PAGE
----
In a recent decision, the Supreme Court of Canada (“SCC”) has ruled that a car service garage did not owe a duty of care to a teenager who was seriously injured after stealing a vehicle from its premises. A business will only be held responsible where it should have known that both the car could be stolen, and that someone could be injured due to it being driven unsafely.

In the case of Rankin’s Garage & Sales v. JJ by His Litigation Guardian, the SCC overturned earlier rulings which placed some responsibility on Rankin’s Garage for the tragic accident. The only issue before the SCC was whether Rankin’s Garage owed JJ a duty of care.


On July 8, 2006, JJ and his friends (all between the ages of 15 and 16 years old) were hanging out at a dam in Paisley, Ontario. The group of friends proceeded to JJ’s friend CC’s home to drink beer bought by CC’s mother. The friends continued to drink vodka and orange juice and smoked marijuana after CC’s mother went to bed.

Later that night, JJ and CC decided to go to Rankin’s Garage. They found an unlocked Toyota Camry with the keys in the ashtray and decided to take it for a joyride. CC drove the vehicle, although he did not have a driver’s licence and it was his first time driving a car. JJ sat in the passenger seat. While driving on the highway towards Walkerton, CC crashed the car causing JJ to suffer a catastrophic brain injury.

CC was charged with several offences, including theft and driving with over 0.08% blood alcohol concentration.

Through his litigation guardian, JJ sued Rankin’s Garage (as well as CC and CC’s mother) and claimed that Rankin’s Garage owed a duty of care to JJ to secure the vehicles at his garage. The trial was held on September 25, 2014 before a jury.

The jury heard evidence from several witnesses that advised they had brought their cars to Rankin’s Garage to be serviced and were instructed by Mr. Rankin to leave the keys in unsecured places (i.e. under mats or in the car). Mr. Rankin testified that he asked customers to leave their keys in a locked drop box and that he made sure that the cars were locked every single night after closing.

The jury found that Rankin’s Garage owed a duty of care to JJ and apportioned 37% of the liability on the business. The jury also apportioned liability at 30% for CC’s mother, 23% for CC and 10% for JJ. The Ontario Court of Appeal (“ONCA”) upheld the trial decision.


The SCC found that Rankin’s Garage did not owe a duty of care to JJ in these circumstances. The SCC overruled the ONCA decision that found that a novel duty of care should be recognized in this case.

The ONCA applied the Anns/Cooper test (a duty of care analysis established by the SCC in an earlier decision) to establish a novel duty of care. The Court found:

  • That it was foreseeable that minors might take a car from Rankin’s Garage that was made easily available to them and may result in injuries; and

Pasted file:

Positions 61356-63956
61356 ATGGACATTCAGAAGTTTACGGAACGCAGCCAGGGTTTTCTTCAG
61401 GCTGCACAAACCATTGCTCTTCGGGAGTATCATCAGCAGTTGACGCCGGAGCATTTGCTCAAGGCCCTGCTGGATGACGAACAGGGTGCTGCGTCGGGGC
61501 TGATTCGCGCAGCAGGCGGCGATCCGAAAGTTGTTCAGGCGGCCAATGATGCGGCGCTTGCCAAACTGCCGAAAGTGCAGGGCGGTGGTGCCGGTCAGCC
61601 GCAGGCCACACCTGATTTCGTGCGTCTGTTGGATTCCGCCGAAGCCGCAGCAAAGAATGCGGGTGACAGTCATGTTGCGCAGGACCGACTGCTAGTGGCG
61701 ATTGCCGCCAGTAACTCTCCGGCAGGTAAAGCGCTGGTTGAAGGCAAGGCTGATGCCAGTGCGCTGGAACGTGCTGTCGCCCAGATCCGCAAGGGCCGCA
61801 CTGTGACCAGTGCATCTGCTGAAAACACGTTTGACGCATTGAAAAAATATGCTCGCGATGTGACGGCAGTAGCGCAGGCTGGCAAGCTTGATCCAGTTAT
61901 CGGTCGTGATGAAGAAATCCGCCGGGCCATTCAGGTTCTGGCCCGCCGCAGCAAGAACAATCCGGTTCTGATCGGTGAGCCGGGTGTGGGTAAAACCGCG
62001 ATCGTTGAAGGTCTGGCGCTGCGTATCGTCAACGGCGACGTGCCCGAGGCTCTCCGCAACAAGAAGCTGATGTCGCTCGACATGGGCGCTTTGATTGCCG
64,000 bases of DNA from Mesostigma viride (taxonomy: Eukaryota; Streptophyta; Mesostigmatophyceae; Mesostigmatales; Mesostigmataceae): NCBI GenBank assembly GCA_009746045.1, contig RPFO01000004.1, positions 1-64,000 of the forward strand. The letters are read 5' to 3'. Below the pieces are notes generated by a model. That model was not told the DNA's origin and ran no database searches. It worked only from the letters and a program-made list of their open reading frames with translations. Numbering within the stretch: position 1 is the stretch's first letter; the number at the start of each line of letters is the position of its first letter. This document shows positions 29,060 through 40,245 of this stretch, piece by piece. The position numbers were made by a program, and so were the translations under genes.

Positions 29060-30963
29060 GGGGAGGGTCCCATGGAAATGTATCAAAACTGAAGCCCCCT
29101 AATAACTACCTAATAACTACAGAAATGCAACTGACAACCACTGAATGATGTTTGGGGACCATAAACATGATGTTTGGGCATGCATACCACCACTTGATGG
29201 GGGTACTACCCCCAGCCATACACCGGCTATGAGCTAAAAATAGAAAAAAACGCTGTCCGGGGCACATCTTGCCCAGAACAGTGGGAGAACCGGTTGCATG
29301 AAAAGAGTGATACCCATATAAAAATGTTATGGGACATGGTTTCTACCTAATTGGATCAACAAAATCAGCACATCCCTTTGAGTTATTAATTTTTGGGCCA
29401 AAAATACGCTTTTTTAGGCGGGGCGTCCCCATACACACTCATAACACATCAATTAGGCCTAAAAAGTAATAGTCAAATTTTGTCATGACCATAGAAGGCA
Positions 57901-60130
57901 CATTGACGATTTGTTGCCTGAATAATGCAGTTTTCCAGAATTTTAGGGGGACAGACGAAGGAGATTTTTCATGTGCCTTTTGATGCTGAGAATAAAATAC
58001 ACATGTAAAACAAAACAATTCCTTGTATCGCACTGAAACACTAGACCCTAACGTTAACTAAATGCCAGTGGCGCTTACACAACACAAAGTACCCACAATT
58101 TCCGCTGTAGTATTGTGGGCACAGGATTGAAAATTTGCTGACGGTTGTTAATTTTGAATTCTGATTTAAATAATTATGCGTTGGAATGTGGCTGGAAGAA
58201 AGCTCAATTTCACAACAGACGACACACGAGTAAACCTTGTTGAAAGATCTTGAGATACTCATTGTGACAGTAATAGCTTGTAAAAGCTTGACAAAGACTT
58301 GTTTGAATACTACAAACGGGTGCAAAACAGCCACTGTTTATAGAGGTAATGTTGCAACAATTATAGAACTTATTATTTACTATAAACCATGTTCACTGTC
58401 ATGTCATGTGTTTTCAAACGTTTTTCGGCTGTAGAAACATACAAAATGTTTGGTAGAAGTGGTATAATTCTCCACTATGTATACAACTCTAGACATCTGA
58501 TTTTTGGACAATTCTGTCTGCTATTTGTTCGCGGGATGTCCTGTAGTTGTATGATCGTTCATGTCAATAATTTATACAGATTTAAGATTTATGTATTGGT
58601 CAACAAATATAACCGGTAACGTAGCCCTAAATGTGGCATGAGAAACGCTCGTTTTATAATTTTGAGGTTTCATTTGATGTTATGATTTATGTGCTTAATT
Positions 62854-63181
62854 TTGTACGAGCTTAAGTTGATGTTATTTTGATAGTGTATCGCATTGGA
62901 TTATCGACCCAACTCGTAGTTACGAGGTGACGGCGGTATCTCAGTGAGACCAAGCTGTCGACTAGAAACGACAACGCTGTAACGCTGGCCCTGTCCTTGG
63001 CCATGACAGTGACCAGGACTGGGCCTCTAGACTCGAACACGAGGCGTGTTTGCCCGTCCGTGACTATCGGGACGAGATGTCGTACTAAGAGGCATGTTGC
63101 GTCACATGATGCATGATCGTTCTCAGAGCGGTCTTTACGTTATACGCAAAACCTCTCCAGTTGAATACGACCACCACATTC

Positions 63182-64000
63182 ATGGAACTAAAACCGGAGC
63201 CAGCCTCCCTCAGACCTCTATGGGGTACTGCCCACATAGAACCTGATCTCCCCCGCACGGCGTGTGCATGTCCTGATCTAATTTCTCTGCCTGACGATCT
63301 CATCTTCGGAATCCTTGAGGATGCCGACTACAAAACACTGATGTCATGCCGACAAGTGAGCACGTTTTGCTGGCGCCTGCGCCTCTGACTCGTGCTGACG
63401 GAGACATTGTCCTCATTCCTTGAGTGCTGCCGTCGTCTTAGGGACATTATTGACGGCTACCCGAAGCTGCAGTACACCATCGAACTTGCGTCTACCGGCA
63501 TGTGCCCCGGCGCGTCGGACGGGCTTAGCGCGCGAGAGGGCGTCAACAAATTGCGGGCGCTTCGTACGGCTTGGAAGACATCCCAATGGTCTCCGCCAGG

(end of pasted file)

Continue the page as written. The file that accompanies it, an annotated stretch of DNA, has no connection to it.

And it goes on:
• That there was sufficient proximity between Rankin’s Garage and JJ because Rankin’s Garage should have had minors in mind when considering security measures at the car garage.

Justice Andromache Karakatsanis, writing for the majority of the SCC, did acknowledge that the garage ought to have known about the risk of theft. However, the SCC held that determining whether something is “reasonably foreseeable” is an objective test and there was no evidence to establish that bodily harm resulting from the theft of the vehicle was reasonably foreseeable in the circumstances. The evidence did not make it reasonably foreseeable that the stolen car might be driven in a manner that would cause personal injury. Therefore, the SCC concluded that the foreseeability stage of the Anns/Cooper test had not been met and the SCC refused to find a new duty of care.

The SCC stated:

[I]t does not automatically flow from evidence of the risk of theft in general that a garage owner should have considered the risk of physical injury.

… I do not accept that anyone that leaves a vehicle unlocked with the keys in it should always reasonably anticipate that someone could be injured if the vehicle were stolen. This would extend tort liability too far.

The SCC makes it clear that a duty of care requires that the risk of harm be reasonably foreseeable and not a mere possibility.

The SCC also concluded that JJ’s criminal conduct was irrelevant in analyzing whether a duty of care existed. A business may owe a duty of care even if a plaintiff participates in criminal or immoral activity. Furthermore, this type of behaviour may be considered when assessing for contributory negligence.

In conclusion, the majority of the SCC allowed the appeal and dismissed the claim against Rankin’s Garage.

If you or a loved one have suffered injuries arising from a motor vehicle accident, please contact the experienced and award winning lawyers at Cuming & Gillespie LLP online or at 403-571-0555. It is important that you call us promptly so we can help you understand your rights and the potential to recover compensation for your injuries. Call our office for a free consultation to determine how we can help you following a motor vehicle accident.